Raduva an eco-champ
15 January, 2021, 1:15 am
Being an eco-champ is not an easy task for a teenager.
Balancing school work while being an active force in the environmental field can be quite strenuous.
But the 17-year-old, St Joseph’s Secondary School student AnnMary Raduva, has made it seem almost easy, judging by the many accolades and praise she has received while attaining good grades in school at the same time.
Raduva, who hails from Viwa, Tailevu, with maternal links to Malha’a, Rotuma, has been a trailblazing figure with her many environmental campaigns from mangrove planting at the Nasese foreshore, “Say No To Balloon Release” campaign as well as collecting and distributing dignity packs with her two sisters for women and girls affected by Tropical Cyclone Harold and STC Yasa.
The soft-spoken lass said she was first inspired to become involved with the environment after watching a YouTube video of a turtle die from swallowing a balloon fragment.
“I cried and thought how cruel we can be when we don’t think of the other animals that call our planet home,” Raduva said.
This inspired her to draft a campaign strategy with the help of her parents, calling for a ban on balloon releasing in social events, naming it the “Say No to Balloon Release Campaign.”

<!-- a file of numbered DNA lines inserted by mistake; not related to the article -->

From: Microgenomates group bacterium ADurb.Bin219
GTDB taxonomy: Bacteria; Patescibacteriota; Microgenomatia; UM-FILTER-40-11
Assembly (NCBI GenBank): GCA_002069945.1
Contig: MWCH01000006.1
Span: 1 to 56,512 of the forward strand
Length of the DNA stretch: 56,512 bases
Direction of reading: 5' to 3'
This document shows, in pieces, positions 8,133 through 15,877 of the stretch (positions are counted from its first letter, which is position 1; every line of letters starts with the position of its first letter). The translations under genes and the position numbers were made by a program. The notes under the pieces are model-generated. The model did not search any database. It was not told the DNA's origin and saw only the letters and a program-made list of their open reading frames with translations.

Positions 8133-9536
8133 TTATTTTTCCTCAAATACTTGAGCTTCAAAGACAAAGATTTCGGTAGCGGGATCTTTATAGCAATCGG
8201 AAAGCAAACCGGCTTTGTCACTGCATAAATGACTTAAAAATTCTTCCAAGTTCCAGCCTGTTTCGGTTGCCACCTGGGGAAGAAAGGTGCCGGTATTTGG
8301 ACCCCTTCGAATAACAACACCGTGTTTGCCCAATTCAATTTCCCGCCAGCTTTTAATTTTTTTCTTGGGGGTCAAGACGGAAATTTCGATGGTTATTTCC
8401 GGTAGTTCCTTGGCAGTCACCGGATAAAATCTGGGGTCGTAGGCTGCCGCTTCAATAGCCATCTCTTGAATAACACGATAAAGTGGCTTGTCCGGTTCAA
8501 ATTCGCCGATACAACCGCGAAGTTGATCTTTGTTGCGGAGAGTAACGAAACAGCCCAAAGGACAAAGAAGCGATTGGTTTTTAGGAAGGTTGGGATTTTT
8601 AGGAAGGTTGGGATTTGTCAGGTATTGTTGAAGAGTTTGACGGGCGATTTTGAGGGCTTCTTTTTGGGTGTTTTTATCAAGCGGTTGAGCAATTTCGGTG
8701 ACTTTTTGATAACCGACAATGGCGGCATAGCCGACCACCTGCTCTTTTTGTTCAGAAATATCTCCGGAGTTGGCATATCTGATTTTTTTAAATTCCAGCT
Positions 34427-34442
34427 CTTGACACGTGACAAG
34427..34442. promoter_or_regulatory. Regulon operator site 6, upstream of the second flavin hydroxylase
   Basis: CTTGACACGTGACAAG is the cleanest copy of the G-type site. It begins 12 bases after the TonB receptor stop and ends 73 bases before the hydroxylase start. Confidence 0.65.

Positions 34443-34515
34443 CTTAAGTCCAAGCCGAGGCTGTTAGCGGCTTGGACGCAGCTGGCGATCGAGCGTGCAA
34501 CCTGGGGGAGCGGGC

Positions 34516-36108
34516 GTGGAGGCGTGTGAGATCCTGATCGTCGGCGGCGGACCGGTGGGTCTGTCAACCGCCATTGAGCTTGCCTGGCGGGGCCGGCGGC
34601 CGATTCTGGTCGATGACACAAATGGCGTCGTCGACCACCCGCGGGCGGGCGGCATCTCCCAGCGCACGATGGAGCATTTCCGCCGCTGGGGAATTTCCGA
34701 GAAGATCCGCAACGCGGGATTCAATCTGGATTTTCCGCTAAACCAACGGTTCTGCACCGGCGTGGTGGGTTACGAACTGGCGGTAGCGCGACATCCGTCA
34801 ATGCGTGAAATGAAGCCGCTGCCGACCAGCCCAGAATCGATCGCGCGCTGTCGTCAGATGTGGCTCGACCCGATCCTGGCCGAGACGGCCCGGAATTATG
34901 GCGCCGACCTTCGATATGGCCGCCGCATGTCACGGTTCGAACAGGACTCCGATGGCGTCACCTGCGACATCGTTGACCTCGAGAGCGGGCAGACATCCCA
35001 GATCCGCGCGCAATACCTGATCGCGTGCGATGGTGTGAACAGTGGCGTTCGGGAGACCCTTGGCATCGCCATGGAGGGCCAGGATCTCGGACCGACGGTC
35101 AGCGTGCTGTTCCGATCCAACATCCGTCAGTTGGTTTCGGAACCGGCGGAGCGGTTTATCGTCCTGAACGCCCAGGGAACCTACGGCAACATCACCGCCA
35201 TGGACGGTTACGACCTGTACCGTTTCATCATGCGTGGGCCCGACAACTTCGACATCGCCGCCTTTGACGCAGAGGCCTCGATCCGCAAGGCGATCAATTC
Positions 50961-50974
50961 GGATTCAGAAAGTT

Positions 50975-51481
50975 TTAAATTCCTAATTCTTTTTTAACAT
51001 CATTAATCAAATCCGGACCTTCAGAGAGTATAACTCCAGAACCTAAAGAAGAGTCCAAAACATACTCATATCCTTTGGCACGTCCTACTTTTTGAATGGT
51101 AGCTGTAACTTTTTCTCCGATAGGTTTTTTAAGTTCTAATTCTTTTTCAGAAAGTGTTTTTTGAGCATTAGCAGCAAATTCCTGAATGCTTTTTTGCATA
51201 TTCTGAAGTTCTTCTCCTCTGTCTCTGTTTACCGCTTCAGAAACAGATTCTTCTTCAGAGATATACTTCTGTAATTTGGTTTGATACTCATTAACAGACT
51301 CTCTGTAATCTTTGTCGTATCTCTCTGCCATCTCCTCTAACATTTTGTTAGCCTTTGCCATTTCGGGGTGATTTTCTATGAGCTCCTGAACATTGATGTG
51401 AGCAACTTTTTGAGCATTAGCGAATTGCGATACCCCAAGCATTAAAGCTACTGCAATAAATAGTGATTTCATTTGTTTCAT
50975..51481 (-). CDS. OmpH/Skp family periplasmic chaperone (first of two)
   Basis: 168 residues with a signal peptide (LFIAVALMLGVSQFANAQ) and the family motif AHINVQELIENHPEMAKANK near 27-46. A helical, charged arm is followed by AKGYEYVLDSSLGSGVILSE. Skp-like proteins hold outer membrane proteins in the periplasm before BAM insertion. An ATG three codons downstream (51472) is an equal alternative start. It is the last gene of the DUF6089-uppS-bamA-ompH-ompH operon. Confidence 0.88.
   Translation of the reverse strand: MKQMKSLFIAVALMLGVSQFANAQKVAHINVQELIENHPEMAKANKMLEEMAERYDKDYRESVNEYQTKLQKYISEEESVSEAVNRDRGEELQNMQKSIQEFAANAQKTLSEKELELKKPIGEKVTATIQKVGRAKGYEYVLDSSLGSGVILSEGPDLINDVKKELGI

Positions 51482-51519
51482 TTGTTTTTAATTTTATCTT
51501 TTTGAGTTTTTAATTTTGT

This campaign was not all smooth-sailing with some people calling the campaign an intrusion on their event management and so Raduva turned to a much eco-friendlier alternative planting mangroves.
“I took the initiative to plant mangroves as a better alternative to balloon-releasing and since 2018 I have organised and planted close to 40,000 mangrove propagules along the Suva foreshore with the help of young ecochamp members, families, friends and schoolmates.”
When not tackling world issues, Raduva has a variety of hobbies to keep her focused and relaxed.
“I take prayer walks with my family to Suva’s foreshore and also like helping out in the kitchen. I love to learn how to cook authentic Fijian and Rotuman dishes.”
Raduva also likes to keep an active lifestyle outdoors by gardening or playing any kind of outdoor sports.
Her resume is an impressive one considering she is only 17 years old and she credits that to her humble upbringing.
“My inspiration comes from my late grandfather (tukaqu) as he taught me to live a minimalist life and he was also very empowering in his spiritual teachings about our responsibility to protect our environment.”
Her maternal grandfather (ma’piga), based in United Arab Emirates (UAE), has also been inspirational in empowering her and one whom she discusses her ideas with.
One thing Raduva hopes to change in Fiji is the culture of pollution that is prevalent among the people.
“It starts from home my parents were very particular about waste management and it annoys me when I see an adult littering or a small kid unconsciously littering in front of adults and no one really cares to correct the child.”